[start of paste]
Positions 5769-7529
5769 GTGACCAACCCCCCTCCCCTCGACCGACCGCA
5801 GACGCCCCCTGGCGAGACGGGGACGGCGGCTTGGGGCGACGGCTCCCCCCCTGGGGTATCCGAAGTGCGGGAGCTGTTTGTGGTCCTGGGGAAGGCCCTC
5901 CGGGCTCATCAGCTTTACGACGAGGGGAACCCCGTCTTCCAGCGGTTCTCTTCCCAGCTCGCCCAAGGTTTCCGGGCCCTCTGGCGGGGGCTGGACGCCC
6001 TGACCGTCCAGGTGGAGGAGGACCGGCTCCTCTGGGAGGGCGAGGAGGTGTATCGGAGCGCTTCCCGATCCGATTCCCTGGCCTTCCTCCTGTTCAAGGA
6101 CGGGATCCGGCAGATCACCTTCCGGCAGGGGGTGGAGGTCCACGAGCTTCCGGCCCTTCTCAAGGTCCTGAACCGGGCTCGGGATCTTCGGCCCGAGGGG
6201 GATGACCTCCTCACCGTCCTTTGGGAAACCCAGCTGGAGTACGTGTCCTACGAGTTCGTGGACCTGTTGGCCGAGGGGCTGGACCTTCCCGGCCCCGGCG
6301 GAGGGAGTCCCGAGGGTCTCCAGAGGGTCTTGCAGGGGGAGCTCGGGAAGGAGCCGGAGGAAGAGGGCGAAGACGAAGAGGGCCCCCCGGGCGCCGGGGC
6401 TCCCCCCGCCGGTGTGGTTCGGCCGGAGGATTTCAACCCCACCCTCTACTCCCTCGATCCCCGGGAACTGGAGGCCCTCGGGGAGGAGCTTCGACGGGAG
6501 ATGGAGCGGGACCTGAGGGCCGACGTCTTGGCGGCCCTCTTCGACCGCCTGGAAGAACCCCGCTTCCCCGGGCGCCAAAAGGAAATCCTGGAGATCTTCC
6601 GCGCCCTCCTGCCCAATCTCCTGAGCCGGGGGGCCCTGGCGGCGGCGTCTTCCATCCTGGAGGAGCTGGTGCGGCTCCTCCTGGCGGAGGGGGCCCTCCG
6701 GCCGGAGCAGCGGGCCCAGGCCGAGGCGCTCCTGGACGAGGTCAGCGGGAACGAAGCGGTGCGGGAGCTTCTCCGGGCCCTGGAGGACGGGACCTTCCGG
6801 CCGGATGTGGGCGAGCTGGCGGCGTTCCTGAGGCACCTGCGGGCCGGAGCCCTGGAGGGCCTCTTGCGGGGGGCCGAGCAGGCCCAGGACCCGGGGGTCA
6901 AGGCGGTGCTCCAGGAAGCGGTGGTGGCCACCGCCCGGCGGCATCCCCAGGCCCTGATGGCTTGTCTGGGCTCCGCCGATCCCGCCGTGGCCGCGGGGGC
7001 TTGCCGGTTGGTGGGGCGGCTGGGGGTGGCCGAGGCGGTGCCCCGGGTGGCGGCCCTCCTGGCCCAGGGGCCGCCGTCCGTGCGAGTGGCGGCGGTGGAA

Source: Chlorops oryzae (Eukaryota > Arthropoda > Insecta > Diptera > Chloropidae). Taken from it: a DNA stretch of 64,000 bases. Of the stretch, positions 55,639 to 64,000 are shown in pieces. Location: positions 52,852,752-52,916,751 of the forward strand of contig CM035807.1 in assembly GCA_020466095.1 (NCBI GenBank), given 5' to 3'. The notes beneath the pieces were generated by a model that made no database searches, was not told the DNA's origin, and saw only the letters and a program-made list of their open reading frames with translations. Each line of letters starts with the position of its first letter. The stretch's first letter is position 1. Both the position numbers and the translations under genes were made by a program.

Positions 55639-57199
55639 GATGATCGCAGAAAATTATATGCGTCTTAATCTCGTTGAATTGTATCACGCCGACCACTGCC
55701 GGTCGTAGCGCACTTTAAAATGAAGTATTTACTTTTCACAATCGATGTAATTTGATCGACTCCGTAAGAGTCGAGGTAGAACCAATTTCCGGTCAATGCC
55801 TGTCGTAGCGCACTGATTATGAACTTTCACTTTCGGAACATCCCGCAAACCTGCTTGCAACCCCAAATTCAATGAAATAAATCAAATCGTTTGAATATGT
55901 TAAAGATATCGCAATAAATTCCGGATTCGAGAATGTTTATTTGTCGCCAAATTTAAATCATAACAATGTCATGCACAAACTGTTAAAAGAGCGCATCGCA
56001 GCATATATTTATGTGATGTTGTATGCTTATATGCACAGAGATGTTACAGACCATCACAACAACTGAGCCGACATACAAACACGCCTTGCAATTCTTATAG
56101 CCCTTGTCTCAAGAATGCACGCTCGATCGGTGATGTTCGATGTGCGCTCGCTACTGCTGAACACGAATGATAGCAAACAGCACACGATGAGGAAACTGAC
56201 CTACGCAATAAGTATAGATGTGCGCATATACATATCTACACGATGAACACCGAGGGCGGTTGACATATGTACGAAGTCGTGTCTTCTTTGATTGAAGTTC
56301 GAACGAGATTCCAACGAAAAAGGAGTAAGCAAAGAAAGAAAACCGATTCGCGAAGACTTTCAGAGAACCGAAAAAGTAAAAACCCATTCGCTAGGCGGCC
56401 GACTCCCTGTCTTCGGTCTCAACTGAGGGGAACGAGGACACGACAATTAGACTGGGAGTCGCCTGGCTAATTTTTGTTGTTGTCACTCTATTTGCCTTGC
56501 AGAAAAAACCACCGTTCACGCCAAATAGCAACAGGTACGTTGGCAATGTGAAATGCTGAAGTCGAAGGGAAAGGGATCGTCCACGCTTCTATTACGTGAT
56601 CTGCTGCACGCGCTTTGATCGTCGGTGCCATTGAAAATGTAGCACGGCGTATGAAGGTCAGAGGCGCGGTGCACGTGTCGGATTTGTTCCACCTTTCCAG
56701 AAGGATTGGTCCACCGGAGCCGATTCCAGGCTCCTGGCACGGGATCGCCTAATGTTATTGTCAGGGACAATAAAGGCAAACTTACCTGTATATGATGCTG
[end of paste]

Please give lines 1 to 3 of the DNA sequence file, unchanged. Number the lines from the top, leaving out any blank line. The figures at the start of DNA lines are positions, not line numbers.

Positions 5769-7529
5769 GTGACCAACCCCCCTCCCCTCGACCGACCGCA
5801 GACGCCCCCTGGCGAGACGGGGACGGCGGCTTGGGGCGACGGCTCCCCCCCTGGGGTATCCGAAGTGCGGGAGCTGTTTGTGGTCCTGGGGAAGGCCCTC